What does the shot communicate, and how does it serve the story? Which type of lens is right for which plan? Why this camera movement? What’s in the plan and why? How do the visual and sound elements communicate with the characters? What is our intention in adding elements that describe the background or psychological intentions of the characters? How does lighting contribute to ambience? What are we trying to achieve with the music, and how does the audience feel about it? I believe that being deliberate and meticulous at every level enhances the quality of the work and its impact on the audience.

How would you define yourself as a Spanish-speaking filmmaker?

– Not necessarily, no. I’ve been living in the United States for 13 years and I’ve had more opportunities to make films in English than in Spanish. However, I feel that as a native Spanish-speaking filmmaker, my films in Spanish can have a greater cultural resonance with my target audience.

For example, just as it would be difficult for a white filmmaker to tell the story of black characters, I think telling the stories of one’s own community serves the film, and makes it more authentic and true to the story. When you tell the stories of your own people, you can make more informed decisions about the direction of the film.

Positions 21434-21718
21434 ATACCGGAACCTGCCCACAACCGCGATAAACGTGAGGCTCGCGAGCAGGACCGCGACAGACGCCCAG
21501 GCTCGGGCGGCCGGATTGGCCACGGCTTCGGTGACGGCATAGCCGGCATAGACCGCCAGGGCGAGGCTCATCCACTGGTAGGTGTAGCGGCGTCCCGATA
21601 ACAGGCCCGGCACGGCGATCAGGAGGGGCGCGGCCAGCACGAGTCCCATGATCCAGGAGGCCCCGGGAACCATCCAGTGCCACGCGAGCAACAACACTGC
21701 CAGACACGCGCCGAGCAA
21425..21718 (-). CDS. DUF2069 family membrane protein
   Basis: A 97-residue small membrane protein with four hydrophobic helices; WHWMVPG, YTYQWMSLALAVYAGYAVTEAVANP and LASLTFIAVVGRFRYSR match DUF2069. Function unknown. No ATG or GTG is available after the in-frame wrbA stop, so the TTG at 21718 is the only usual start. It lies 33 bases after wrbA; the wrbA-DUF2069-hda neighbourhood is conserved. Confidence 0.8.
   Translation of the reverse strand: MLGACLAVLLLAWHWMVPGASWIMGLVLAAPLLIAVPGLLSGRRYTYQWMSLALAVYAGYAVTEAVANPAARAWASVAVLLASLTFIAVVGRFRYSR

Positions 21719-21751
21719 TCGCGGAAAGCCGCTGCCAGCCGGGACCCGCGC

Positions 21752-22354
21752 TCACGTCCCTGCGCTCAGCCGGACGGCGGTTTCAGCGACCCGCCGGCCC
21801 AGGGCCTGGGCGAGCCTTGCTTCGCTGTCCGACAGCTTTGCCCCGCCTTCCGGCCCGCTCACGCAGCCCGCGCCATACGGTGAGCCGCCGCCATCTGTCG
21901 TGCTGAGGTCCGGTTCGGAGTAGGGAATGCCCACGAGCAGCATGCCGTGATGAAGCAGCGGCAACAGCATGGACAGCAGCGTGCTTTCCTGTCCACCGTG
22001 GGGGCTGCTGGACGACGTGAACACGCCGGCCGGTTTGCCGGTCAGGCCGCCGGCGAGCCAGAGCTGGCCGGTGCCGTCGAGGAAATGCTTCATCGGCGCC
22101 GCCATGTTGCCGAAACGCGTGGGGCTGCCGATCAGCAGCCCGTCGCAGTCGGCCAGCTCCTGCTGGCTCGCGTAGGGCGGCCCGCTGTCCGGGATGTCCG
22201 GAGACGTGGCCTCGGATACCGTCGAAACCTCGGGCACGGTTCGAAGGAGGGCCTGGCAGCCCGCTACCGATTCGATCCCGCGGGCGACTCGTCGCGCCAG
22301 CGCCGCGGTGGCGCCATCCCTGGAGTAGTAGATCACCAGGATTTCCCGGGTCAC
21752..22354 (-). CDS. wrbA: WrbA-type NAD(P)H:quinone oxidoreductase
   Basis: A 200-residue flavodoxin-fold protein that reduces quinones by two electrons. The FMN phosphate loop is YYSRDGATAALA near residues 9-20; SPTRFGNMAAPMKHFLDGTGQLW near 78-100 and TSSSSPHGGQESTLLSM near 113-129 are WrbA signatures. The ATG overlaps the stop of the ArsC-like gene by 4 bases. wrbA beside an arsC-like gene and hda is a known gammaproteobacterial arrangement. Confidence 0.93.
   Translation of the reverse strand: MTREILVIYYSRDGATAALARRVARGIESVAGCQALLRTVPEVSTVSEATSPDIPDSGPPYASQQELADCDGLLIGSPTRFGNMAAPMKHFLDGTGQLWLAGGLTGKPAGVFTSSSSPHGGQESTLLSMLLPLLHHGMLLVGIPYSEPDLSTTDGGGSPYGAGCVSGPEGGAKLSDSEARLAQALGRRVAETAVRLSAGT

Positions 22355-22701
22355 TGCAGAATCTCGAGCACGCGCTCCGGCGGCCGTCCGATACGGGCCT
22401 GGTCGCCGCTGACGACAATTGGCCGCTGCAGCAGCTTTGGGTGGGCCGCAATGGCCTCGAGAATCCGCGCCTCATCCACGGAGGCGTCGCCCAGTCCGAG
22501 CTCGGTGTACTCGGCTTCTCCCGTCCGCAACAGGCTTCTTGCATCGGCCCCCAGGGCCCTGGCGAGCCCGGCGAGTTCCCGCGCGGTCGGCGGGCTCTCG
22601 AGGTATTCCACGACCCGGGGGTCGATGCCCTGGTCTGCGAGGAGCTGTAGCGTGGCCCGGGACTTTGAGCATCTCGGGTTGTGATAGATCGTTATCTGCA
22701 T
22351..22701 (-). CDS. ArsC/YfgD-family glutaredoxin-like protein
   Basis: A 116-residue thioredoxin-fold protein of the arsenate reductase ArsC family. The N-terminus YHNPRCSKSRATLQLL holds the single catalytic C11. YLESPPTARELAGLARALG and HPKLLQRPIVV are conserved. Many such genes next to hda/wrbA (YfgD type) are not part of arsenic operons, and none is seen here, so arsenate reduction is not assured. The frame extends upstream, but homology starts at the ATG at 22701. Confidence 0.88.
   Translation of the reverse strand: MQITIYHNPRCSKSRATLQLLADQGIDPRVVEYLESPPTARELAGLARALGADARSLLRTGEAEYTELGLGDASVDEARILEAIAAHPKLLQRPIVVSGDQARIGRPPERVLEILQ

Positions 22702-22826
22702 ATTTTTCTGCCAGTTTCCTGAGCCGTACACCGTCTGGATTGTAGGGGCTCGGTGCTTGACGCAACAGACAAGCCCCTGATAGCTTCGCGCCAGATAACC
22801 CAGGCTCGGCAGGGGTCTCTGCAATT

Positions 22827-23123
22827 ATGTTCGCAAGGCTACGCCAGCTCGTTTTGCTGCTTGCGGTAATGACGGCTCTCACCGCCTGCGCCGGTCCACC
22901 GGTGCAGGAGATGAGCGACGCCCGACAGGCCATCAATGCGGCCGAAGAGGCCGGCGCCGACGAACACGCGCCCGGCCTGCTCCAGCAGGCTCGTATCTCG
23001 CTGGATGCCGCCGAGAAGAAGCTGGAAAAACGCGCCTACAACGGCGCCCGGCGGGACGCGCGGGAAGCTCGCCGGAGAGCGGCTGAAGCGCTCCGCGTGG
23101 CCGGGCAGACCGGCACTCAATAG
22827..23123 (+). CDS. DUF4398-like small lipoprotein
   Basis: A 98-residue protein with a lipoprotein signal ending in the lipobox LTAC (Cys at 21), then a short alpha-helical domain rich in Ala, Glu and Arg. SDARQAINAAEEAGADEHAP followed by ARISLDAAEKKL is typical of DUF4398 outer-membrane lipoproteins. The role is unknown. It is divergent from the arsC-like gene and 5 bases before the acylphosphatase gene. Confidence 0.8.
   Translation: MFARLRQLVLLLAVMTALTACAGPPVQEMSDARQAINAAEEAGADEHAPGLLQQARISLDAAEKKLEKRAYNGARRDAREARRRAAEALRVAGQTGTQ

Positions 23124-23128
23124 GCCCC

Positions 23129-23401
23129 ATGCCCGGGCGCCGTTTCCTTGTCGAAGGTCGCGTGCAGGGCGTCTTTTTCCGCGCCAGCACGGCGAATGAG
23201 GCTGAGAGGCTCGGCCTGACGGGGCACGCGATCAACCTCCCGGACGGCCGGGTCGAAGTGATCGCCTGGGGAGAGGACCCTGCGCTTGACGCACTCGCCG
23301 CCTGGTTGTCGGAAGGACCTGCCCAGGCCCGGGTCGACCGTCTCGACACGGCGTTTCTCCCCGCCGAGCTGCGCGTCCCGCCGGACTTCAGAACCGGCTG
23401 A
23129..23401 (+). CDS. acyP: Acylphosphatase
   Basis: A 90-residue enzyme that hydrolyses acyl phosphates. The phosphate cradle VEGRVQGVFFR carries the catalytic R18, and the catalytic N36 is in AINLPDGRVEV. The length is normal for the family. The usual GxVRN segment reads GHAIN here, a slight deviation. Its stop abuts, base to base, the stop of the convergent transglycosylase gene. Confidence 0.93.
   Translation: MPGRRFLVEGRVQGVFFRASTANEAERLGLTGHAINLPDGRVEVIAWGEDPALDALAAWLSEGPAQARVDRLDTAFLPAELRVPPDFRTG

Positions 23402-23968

That said, I’d like to continue making films in Spanish for the foreseeable future, without of course closing the door on creating stories in English.

Does your story bear the mark of the Iberian or Latin American female figure?

– In a way, this is the case, even if no women appear in the short film. I had limited resources, and it was difficult to find Spanish-speaking women in Seattle (where the shoot took place) who could act in Spanish with a Madrid accent. This meant I had to modify the story a little to suit what I had at my disposal. However, the story bears the stamp of a remarkable matriarch (Alberto and José’s mother). We can see how much their mother has influenced them, as she is at the center of their psychological intentions, even after her death. Their mother has become more of a side story, but she influences the whole film.